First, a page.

NMSU review calls for new gun possession and curfew policies

Myron MedcalfESPN Writer3 minute read

New Mexico State cancels men’s basketball season after hazing allegations

Coley Harvey reports that New Mexico State canceled its men’s basketball season after hazing allegations.

An internal New Mexico state investigation released Thursday made a series of recommendations following a season that included a fatal shooting, program shutdown amid hazing allegations and coach’s firing -first-year leader Greg Heiar.

The investigation was opened by the Rodey Law Firm in Albuquerque in November after NMSU forward Mike Peake shot and killed a University of New Mexico student in what police called self-defense .

The company’s report concluded that the school committed no violations of law or the NCAA. But he recommended several changes to athletics policies, including new rules on team curfews; a more detailed policy prohibiting possession of weapons while traveling to team events; and guidelines on how coaches and staff should speak to the police, especially if an incident occurs off campus.

“We are sharing this information with our campus community to show our commitment to transparency and begin working together to implement the report’s recommendations,” school chancellor Dan E. Arvizu said in a note. on duty. “We have said from the start that if this review highlights opportunities for improvement, we will pursue them. Although the report did not identify any breaches by the university of its legal obligations, we now know that we have areas that can be strengthened. We will soon be announcing a task force that will work closely with administration and the board to address these recommendations.”

State police investigating the November shooting said Peake acted in self-defense and was not charged with any crime. However, he was suspended indefinitely by the program.

Heiar was fired in February, days after school officials announced the cancellation of the NMSU season following a police report alleging multiple incidents of hazing within the program. Heiar had already come under scrutiny after leaving town with his team after the shooting, although he knew state police had wanted to speak with him and some of his players who picked up Peake on the scene of the shooting.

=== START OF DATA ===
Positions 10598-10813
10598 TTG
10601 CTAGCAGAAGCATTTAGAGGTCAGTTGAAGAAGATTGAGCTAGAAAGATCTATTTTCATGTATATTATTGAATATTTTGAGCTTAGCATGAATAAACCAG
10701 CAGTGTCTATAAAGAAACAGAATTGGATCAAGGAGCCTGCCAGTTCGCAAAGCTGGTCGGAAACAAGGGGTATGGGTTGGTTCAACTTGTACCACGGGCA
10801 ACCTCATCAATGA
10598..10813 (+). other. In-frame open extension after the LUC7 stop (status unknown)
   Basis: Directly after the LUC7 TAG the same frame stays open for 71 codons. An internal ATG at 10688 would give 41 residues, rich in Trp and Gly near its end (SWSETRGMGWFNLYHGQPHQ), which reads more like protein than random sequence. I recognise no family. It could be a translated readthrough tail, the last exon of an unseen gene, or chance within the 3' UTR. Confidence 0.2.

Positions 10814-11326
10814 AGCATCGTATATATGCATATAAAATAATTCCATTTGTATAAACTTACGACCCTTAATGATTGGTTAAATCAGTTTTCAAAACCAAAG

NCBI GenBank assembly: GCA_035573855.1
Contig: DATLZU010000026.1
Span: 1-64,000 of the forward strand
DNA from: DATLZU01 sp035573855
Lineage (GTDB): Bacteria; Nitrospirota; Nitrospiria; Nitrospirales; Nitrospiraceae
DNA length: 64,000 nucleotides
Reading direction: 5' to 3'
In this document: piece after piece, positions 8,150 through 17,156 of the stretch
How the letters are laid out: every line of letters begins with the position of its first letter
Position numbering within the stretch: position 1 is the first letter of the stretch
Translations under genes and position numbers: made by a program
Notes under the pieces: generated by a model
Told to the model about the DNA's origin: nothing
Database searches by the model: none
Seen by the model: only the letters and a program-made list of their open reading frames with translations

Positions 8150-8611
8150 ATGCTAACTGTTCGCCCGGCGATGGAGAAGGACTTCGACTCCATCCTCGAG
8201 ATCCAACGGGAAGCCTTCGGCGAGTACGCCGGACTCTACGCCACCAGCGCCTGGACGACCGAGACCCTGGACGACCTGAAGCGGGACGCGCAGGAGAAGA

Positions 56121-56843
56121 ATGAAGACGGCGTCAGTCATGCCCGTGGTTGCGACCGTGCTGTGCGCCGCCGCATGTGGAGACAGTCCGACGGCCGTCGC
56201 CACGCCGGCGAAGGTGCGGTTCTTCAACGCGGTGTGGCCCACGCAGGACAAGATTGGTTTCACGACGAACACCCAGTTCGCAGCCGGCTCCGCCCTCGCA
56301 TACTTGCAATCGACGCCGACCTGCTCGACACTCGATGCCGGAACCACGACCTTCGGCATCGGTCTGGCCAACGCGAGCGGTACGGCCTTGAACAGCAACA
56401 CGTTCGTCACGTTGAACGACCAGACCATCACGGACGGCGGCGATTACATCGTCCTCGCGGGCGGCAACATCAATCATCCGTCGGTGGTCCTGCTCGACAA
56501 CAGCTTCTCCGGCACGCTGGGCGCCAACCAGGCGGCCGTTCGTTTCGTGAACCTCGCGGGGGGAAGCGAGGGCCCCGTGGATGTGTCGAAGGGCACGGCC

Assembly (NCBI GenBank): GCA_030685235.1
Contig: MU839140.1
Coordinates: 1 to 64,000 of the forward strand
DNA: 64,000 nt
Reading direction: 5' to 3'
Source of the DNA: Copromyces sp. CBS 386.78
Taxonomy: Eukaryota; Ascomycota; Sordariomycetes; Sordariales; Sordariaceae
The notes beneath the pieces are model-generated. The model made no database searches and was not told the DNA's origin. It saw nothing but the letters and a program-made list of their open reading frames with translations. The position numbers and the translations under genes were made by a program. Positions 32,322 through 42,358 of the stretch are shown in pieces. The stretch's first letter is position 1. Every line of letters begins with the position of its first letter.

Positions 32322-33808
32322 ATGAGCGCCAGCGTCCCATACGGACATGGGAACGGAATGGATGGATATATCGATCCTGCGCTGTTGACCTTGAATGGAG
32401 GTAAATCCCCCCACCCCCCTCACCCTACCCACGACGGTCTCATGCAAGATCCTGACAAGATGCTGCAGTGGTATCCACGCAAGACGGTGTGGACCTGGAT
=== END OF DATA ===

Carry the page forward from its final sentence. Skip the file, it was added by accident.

Several players violated curfew the night of the shooting, which was confirmed by coaches interviewed by state police. The strongest language in the NMSU report was aimed at the school’s curfew policy.

“Many colleges and universities leave the management of curfews to individual coaches,” the report said. “Nevertheless, because so many of the NMSU basketball team players broke curfew the night of the shooting incident, and in fact were out of their hotel rooms well past curfew, we recommend that NMSU consider developing a policy that addresses the enactment and enforcement of team curfews during out-of-town travel and related expectations of NMSU student-athletes.

“The policy should make clear to student-athletes the importance of following team curfew rules and the importance of presenting themselves as student ambassadors consistent with NMSU values. NMSU should train all coaches and student-athletes to these expectations.”

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